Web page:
Mindset.

It is a little bit of a buzz word.

Like when “paradigm” was newly in vogue.  I remember asking someone to define paradigm to me in the 90’s.  They didn’t, but I eventually got the gist and have even used it (appropriately and sparingly) myself. “Paradigm” was listed as one of 89 “business cliches that will get any MBA promoted and make them totally useless” in a 2012 Forbes article.

Mindset is oft sited by motivational speakers and coaches and mentors and disciplers of all sorts.  It is a good word and a good concept and can be an important part of personal awareness and personal growth.  Mindset deserves serious consideration and not trite mention.  Changing one’s mindset is a huge part of growth and change.

I recently realized I had a serious mindset problem when I became aware that I had let little nuggets of resentment enter my thoughts (so small they were almost unnoticeable).  When revealed, after consideration, I acknowledged that I had much more reason to be grateful than resentful.  It was actually an embarrassingly easy transition.  A “simple” mindset change.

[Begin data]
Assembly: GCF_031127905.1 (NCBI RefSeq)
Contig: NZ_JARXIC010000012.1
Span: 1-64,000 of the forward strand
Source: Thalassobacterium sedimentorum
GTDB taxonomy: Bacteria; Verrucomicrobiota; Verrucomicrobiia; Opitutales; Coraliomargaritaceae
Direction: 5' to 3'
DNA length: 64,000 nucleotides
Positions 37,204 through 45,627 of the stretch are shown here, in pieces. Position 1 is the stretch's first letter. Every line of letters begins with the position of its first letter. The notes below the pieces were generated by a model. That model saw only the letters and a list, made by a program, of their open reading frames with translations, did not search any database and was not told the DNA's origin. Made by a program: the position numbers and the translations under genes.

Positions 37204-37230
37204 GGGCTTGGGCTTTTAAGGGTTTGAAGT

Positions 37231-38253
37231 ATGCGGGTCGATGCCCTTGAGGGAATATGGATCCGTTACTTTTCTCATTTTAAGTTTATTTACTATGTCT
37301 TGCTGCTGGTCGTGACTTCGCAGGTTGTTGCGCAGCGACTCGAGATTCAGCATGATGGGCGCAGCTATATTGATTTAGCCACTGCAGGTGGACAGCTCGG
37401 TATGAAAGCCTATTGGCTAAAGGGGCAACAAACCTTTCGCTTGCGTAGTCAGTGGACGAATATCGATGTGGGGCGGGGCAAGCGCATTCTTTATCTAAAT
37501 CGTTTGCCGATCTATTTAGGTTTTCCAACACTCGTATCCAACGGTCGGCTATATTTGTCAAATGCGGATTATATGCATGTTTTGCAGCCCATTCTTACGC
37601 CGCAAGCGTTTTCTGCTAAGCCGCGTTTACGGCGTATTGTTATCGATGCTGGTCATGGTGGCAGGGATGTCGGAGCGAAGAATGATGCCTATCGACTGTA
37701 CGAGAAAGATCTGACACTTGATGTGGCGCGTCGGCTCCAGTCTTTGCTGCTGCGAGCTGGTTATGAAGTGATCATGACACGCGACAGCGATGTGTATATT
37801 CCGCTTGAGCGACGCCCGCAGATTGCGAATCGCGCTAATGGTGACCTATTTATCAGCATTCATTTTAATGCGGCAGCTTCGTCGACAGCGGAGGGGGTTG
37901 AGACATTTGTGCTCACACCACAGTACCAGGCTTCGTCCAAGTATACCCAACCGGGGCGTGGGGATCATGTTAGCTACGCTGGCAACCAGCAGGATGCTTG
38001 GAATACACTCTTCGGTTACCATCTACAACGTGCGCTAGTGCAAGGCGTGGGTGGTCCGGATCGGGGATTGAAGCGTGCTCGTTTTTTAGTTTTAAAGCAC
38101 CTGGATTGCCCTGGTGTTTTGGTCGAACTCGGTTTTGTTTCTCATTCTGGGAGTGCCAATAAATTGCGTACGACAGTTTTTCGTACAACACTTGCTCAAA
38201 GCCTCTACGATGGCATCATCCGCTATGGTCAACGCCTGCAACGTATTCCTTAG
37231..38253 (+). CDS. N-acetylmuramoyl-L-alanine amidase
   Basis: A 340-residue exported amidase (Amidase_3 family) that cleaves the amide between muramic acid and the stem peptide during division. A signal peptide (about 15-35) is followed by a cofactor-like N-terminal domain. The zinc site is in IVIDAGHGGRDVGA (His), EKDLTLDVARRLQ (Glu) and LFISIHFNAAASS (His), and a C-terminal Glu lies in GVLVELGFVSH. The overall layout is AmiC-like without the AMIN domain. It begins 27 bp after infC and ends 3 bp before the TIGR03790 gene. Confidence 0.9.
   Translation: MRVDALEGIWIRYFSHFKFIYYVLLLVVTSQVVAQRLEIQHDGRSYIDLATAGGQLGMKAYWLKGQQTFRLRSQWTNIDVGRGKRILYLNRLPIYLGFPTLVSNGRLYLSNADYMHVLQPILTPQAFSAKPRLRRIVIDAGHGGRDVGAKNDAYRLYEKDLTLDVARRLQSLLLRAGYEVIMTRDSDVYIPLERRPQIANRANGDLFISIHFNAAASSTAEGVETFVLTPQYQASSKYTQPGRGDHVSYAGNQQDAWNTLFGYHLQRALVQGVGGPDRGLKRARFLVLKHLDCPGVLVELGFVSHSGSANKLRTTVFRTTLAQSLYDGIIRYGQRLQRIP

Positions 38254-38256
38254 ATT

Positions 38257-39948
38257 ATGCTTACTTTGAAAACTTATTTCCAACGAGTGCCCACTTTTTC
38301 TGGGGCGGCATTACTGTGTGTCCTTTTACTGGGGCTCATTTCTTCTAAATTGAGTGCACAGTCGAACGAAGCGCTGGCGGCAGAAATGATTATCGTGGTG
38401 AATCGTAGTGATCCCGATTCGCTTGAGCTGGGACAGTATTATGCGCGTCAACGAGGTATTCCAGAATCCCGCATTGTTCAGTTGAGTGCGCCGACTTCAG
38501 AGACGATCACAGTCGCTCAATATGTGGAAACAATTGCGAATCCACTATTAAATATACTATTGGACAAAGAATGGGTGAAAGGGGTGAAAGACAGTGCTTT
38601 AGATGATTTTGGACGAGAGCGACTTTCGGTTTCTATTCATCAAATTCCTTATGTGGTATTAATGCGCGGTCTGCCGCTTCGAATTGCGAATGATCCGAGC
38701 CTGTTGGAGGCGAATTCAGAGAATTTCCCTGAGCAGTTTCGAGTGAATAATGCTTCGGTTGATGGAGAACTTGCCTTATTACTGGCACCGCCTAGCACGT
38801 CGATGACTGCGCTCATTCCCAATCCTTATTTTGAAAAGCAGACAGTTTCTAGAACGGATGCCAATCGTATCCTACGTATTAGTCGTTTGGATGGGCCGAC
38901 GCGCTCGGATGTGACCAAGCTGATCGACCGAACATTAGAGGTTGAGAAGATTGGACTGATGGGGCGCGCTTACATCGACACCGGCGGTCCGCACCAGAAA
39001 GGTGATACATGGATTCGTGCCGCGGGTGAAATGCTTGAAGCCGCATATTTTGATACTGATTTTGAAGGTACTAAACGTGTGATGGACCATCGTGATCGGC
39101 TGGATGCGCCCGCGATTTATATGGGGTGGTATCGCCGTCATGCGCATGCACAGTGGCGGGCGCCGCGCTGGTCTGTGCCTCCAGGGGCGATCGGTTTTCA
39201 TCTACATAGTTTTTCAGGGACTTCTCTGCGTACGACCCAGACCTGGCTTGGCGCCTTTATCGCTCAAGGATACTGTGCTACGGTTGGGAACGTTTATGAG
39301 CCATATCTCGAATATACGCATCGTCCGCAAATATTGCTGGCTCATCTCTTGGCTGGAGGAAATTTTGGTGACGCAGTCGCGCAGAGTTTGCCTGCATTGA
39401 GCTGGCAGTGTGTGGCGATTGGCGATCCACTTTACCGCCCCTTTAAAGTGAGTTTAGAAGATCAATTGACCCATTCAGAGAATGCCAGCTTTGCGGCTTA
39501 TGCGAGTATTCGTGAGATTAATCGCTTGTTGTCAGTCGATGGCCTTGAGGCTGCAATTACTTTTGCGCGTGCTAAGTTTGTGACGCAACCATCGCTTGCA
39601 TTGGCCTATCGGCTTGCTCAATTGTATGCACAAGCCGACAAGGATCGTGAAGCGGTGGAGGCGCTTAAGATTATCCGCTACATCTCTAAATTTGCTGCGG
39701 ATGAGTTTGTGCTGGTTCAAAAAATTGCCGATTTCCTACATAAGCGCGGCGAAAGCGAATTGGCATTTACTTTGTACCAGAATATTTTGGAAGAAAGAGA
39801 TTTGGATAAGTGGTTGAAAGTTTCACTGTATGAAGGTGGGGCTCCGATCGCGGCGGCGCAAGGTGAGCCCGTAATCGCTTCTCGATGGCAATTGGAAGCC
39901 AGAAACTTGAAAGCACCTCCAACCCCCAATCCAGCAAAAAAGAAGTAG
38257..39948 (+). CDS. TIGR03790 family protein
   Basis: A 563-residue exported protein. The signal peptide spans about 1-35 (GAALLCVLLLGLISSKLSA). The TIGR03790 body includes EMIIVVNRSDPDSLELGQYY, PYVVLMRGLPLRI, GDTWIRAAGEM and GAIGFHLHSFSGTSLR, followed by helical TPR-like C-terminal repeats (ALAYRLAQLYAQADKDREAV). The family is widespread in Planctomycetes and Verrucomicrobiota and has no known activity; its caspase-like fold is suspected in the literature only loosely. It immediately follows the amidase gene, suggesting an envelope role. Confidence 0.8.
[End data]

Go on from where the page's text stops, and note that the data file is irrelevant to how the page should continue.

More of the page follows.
Also, recently, my husband and I had a conversation that resulted in a mindset change for him.  It was a pretty quick transition for him, too.  One moment, he was thinking one way, a few minutes later, he had replaced those thoughts with others and the results are making him more effective, happier, and more relaxed.  He thanked me again last night for helping him make that “little” mindset change.

Sometimes, mindset requires a more lengthy and deeper time of transition.  Considering from all sides, researching, reading, exposing oneself to new ideas, asking for others’ input or insights.  Major paradigm shifts don’t always happen overnight.

This is another benefit of being in the third-third, I think.  Dave and I know our basic world view and our value system and our most dearly held beliefs.  We are open to new ideas and thoughts and relationships, but we are mature and seasoned, as it were.  Our experiences have made us open and willing to have our minds changed, but within the context of knowing where we are headed and why.

Your mindset is so key.

Take the time to consider what you are thinking and why.
It could become a source of joy, energy, and focus.

Photo Credit: by Stewart Dowdall